20 November, 2009
The improved quality of UK harvested wheat and barley crops this year could have implications for UK supply and demand balance with potentially less availability for millers, according to the HGCA's latest cereals report. However, this compares to a poor season in 2008 and the results should also be placed in the context of large carry-over stocks of unclear quality, totalling around three million tonnes, it said.
Michael Archer, HGCA senior cereals and oilseeds analyst, explained: "Although quality has improved it must be remembered that this is in comparison to a very poor season in 2008." He told British Baker that the implications around supply and demand will mainly surround the availability of wheat and barley to millers, maltsters and exporters.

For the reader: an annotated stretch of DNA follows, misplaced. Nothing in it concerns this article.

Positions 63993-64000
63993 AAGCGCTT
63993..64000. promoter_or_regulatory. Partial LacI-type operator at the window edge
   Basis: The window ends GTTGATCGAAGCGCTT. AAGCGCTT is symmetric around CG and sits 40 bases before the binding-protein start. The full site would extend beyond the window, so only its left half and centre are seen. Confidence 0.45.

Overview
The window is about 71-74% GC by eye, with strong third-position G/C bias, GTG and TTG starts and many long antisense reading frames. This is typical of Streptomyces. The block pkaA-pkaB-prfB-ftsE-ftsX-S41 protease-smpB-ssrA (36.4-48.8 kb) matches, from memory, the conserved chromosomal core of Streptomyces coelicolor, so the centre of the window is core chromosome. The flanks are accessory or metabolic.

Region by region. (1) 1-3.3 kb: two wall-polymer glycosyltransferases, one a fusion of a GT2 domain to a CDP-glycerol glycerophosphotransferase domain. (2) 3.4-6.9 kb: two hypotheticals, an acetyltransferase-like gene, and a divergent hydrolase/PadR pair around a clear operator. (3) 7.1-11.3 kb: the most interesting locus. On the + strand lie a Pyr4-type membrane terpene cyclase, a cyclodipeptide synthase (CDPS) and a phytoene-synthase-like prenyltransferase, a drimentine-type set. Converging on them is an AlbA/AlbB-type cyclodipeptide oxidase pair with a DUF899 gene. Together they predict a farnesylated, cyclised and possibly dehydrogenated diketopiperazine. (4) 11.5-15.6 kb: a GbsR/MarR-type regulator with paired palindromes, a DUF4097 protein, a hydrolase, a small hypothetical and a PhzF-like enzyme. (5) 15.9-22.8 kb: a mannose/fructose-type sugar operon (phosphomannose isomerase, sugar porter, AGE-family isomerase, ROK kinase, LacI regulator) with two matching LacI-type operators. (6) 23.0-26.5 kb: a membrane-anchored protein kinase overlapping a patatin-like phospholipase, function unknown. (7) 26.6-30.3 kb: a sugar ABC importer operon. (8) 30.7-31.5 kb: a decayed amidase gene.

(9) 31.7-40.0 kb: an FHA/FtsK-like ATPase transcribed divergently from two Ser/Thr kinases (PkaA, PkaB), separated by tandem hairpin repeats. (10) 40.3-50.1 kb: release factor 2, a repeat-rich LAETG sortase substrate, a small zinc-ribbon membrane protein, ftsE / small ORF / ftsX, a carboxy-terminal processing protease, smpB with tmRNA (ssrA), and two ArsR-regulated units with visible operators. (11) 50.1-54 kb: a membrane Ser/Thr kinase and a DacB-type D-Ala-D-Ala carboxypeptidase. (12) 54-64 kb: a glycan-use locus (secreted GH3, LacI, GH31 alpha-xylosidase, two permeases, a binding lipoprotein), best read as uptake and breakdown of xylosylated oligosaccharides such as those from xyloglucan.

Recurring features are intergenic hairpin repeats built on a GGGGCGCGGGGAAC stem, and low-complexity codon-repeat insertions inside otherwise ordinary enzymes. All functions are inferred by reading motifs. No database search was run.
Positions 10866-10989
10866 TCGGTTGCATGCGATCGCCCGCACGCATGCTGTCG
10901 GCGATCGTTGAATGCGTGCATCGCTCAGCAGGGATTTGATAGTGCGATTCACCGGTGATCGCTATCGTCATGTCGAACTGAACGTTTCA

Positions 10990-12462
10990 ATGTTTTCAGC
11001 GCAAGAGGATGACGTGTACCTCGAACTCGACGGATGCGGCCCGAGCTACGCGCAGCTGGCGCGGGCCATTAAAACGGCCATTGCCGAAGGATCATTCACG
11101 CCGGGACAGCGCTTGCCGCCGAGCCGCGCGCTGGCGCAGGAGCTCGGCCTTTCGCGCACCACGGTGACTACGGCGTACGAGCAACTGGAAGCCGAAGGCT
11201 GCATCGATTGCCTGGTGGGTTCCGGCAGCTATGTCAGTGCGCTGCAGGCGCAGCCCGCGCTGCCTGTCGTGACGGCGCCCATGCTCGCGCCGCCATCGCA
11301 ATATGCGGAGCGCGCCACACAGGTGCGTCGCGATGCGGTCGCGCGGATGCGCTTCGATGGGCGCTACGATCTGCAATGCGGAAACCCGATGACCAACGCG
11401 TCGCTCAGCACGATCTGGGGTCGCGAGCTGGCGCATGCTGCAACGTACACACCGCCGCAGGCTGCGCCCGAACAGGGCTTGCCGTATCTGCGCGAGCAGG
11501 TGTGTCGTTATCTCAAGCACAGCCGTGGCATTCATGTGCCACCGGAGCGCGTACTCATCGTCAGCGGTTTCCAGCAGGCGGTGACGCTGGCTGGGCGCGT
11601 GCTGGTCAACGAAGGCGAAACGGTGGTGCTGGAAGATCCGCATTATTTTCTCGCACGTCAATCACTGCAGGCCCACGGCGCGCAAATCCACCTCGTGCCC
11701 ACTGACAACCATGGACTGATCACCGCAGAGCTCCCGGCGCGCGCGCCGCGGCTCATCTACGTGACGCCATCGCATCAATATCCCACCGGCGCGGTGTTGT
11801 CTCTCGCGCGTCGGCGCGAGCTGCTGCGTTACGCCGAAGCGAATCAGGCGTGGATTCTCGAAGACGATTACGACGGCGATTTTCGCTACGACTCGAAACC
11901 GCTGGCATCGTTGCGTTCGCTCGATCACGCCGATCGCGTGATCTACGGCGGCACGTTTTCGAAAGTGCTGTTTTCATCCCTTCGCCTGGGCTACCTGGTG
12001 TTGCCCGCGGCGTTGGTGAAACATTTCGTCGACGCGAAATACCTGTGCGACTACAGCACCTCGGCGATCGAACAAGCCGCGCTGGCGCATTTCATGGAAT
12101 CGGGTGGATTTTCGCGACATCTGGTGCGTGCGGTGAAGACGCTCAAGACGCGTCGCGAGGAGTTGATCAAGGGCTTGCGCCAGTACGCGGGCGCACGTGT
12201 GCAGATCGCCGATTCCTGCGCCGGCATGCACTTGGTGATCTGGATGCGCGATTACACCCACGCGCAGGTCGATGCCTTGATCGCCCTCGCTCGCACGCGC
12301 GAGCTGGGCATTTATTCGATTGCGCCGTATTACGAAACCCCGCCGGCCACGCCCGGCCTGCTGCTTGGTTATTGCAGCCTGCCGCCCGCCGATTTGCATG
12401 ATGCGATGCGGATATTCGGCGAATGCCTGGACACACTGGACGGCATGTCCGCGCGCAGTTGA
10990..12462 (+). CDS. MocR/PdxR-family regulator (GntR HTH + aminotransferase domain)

"We are potentially looking at a higher proportion of the crop meeting the quality requirements of millers," said Archer. "But even though it is a higher-quality crop, there is less of it."
The final results for wheat have shown a lower moisture content, higher Hagberg Falling Number, higher specific weight and higher protein compared to 2008. The barley results revealed a lower moisture content, higher nitrogen content and higher specific weight.
The survey was based on 61,000 samples of wheat and 30,000 samples of barley from laboratories around Britain.